We had small cappuccinos out of plastic cups, after 3 attempts of ordering the drink from different shops. Everyone was in a good mood now. Jesus joined us to the Indonesian Embassy. Felix waited in the Merc while the rest of us traipsed into what looked like a police interrogation room, and Jesus and Eduardo demanded a visa for Vero. They seemed very curious about Indonesia too, and asked me many questions about it. We did indeed have to go back to the first bank and make a small deposit to the embassy’s bank before they would give a visa out, so Vero and I left Jesus and Eduardo, and hopped into the Mercedes to a different mall to deposit the money, all the time flanked by the cheerful Felix.
Back at the Indonesian Embassy we got the visa. Success! In a brilliant mood, Eduardo said we should go to the teleferico to see if it was open. It was, and busy too. Eduardo and Jesus, the wily dogs, pretended to be our tour guides to get a discounts for themselves, and it worked. We boarded a teleferico, which is a cable car that takes you right to the top of Avila mountain, offering spectacular views over Caracas, a narrow and long pastel-coloured cityscape that has started crawling up the surrounding mountains in places. As almost everything is made with cement and concrete, not steel or glass like more modern metropolises, the colour is sandier, more in tune with the surroundings than the greys and silvers of cities like Tokyo, New York and Singapore. We passed over forests, mountains, and some of the city on our way up to the top. It’s certainly the highest cable car ride, at 2175m, I’ve been on to see a cityscape. At the top, we could make out the coastline and the Caribbean Sea. Scores of local schoolkids were singing and clapping at the top, creating a carnival-like atmosphere. The 5 of us wandered around in the crisp clear day, enjoying the views and the cool breeze, and the food, including churros with cheese and dark chichi, and also the panor andina (fried bread with a filling of chicken and vegetables) and a pork sandwich (pernil) – all of which were delicious. We also stopped by a local landmark, the Hotel Humboldt, built in 1956 – the scene of many a rhumba but since closed down.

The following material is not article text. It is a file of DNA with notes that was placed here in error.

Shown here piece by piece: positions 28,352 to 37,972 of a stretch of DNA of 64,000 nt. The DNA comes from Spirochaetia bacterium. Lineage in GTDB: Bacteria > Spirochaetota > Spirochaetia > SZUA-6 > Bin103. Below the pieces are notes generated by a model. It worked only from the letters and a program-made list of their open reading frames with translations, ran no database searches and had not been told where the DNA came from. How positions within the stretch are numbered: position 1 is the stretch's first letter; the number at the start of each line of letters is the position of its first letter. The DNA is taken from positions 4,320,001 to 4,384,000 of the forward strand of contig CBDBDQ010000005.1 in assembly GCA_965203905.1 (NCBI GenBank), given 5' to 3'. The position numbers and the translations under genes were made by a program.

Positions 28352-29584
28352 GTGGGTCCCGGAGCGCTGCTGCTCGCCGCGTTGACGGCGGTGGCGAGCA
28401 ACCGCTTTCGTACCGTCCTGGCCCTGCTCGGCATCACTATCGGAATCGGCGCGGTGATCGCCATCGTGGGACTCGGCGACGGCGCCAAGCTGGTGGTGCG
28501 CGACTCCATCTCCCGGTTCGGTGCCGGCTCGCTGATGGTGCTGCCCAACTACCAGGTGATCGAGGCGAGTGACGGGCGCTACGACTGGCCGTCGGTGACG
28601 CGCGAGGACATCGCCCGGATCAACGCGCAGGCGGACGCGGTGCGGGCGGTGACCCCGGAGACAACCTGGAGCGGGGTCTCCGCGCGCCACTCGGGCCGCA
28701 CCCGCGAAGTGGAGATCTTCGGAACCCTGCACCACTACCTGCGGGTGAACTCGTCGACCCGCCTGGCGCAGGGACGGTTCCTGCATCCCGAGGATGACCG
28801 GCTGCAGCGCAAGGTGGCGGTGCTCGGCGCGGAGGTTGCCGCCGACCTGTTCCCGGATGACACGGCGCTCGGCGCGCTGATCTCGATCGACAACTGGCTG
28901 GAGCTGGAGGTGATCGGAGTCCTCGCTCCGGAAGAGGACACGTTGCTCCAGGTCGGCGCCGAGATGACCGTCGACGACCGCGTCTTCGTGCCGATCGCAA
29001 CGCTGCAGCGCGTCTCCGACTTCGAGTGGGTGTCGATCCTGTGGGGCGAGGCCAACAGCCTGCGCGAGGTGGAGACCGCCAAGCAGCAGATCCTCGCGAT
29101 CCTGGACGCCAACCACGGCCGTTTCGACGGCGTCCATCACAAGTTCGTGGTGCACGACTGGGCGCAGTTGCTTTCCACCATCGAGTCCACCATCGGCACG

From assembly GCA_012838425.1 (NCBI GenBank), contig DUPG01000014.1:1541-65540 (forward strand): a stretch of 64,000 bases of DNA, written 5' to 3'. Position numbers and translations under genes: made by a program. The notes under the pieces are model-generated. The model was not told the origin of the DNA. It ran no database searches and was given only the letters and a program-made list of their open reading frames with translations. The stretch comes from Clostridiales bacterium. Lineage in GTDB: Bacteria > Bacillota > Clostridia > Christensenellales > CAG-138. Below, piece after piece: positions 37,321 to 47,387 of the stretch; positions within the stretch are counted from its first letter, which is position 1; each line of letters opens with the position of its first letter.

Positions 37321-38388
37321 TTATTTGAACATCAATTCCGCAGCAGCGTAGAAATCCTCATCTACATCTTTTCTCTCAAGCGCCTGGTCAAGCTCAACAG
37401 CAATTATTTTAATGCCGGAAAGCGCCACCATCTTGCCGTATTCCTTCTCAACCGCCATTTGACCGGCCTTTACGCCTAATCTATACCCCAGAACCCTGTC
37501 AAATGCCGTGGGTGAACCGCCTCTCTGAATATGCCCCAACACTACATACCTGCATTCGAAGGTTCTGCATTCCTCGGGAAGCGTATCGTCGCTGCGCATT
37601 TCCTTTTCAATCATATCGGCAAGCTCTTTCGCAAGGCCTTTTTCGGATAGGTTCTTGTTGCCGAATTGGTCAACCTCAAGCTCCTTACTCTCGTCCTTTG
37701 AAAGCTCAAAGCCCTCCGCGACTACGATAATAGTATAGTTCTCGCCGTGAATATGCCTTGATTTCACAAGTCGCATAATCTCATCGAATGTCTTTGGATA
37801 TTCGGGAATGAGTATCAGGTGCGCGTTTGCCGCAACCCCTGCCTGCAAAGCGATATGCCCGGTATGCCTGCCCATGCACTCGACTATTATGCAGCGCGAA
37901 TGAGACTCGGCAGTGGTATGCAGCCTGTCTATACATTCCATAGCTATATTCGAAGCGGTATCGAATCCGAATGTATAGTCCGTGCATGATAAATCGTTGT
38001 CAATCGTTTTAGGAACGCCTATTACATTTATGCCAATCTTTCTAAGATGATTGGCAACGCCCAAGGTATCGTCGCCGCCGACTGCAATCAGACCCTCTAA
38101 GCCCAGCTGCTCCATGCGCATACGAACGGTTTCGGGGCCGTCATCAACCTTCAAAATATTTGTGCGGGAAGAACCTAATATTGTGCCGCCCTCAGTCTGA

We boarded the return cable car as the sun was setting, which made for a very pleasant descent. We headed back now, and dropped Jesus and Felix off, and hit rush-hour Caracas, which reminded me of normal hour in Jakarta. Got back and I had a nap, exhausted. Woke to the sound of much merriment coming from downstairs, got changed and went down to see many of Vero’s friends who were with us on last Saturday’s night out in Caracas, plus a few others I hadn’t met, like Pepe, who was studying at the British Council in Caracas and seemed very keen to talk to me and practice his English. We all had drinks – red and white wine and rum – then a few of us went out to Suka club in San Ignacio. It was rocking in here, and all the women looked sultry and beautiful. Natalia, Vero’s blonde-haired chatty, witty and delightfully sarcastic friend, was telling me all about the 7-1 girls to guy ratio in Caracas. Also out tonight was Anna-Sophia and Vicky. The club had a huge rope hammock with a foam drinks holder in it. We all hopped in, me and 4 Venezuelan beauties in a hammock. I felt like I was the envy of the men in the club, but it didn’t stop me getting a lot of smoldering Latina stares. Competition is fierce. I had a vodka tonic, then a mojito. I didn’t dare dance, as that would have spoiled the illusion that I was a well-heeled socialite.
After the party we drove off to find hotdogs, a Venezuelan after-hours specialty. The little hot-dog stand we went to on a street corner was very popular, with loads of big jeeps pulling up and the well-to-dos staggering from them to order. When we drove away, Vero realized she had accidentally stolen the special sauce to put on the hotdogs…..never mind, it’d make a good souvenir! We dropped Natalia off, and went back to Vero’s to find she’s been locked out and had no key. We successfully managed to break into her house, by twisting some wire and fishing a set of keys from the table at the back door, which took a few goes but was a good team effort in the end. Finally got in and to bed, What a day!